Court orders compensation for botched-up treatment at IVF clinic in Belgium

WION Web Team
Brussels Published: Nov 25, 2021, 11:15 AM(IST)

A doctor injects sperm directly into an egg during an in-vitro fertilization (IVF) procedure at a clinic in Warsaw (representative image). Photograph:( Reuters )

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In what can be described as a tormenting experience owing to a mix-up at an IVF clinic, a court has directed the hospital in Belgium to compensate a couple for a botched-up treatment. In the case, a judge awarded damages of €27,000 (£23,000) to the mother and €11,000 to the father

In what can be described as a tormenting experience owing to a mix-up at an IVF clinic, a court has directed the hospital in Belgium to compensate a couple for a botched-up treatment.  

The Spanish couple, who already had a son with beta thalassaemia, thought to have a second child, who could act as a donor or ‘saviour’ for their first child as bone marrow transplant can be a potential solution to his genetic disorder.  

So, they approached a fertility clinic at the Universitair Ziekenhuis Brussels hospital where doctors used in vitro fertilisation and “pre-implantation diagnosis” to ensure the second child conceived was a suitable donor.  

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But the hospital, which had developed several embryos of which three were healthy and one was suitable as a donor, mistakenly implanted the wrong embryo in the mother.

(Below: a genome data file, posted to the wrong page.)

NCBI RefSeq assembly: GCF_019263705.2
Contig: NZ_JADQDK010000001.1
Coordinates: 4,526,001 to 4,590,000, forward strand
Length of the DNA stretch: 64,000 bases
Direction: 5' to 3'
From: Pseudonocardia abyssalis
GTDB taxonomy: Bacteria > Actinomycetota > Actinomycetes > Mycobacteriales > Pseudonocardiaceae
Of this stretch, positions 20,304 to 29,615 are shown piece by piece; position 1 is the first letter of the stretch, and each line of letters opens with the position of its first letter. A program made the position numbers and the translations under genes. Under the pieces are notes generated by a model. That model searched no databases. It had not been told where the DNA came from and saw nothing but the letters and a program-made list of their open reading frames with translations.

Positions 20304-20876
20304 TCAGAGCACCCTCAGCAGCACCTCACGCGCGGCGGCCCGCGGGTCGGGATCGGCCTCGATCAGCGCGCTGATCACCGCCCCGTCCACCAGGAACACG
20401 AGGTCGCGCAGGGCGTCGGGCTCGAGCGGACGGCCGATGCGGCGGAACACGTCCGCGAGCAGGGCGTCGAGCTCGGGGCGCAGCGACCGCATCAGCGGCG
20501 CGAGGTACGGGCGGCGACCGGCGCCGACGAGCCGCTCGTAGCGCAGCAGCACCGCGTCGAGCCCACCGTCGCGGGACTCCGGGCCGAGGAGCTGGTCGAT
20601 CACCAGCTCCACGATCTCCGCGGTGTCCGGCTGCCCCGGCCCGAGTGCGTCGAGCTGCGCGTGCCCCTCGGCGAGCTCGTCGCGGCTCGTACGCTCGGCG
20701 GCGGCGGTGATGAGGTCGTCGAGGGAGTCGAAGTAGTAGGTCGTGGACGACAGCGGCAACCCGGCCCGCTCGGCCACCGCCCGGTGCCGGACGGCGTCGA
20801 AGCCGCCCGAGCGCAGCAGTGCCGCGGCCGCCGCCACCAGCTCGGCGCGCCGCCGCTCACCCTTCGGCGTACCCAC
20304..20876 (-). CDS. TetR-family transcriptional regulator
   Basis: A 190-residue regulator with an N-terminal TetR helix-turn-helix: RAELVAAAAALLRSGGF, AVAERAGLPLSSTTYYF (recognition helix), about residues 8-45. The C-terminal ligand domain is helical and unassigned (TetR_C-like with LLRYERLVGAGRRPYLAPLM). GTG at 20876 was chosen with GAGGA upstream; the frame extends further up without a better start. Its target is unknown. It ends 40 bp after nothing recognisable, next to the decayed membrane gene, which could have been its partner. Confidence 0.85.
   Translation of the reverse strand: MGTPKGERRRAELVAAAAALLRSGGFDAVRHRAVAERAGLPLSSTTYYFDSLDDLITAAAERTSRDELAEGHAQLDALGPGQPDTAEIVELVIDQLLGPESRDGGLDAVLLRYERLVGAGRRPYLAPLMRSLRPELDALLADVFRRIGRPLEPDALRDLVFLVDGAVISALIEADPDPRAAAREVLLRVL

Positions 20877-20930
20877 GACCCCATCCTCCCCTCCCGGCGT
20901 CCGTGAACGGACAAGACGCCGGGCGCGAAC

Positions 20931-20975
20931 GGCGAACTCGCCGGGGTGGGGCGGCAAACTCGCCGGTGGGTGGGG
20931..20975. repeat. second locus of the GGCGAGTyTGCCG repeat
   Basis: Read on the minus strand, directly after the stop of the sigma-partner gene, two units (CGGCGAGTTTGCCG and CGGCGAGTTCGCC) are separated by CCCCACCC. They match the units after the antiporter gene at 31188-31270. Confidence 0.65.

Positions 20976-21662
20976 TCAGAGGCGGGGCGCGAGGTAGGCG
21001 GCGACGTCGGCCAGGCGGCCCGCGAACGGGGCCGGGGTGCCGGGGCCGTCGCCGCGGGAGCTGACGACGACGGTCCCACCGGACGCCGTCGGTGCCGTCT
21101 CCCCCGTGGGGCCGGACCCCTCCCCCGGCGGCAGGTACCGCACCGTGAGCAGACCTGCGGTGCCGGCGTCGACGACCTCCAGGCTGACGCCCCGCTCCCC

The pregnancy then led to the birth of twins and neither of the girls was able to become a donor for their brother.  

At a hospital in Madrid, the couple tried again, and a healthy fourth child, who could be a donor, was born in 2018. The bone marrow transplant, which was much-awaited, is said to have taken place last year.  

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The couple then filed a lawsuit in Brussels. In the case, a judge awarded damages of €27,000 (£23,000) to the mother and €11,000 to the father, for “the shock they suffered after learning that the twins were not suitable as donors” and for the “anxiety and risks generated by a new pregnancy”, as per Flemish newspaper ‘De Standaard’.   

The hospital was also ordered to pay €5,000 to the oldest child for the delay in transplant. The court also awarded €25,000 as the couple material compensation additionally to cover “the impoverishment caused by the presence of a fourth child in the family”.  

(With inputs from agencies) 

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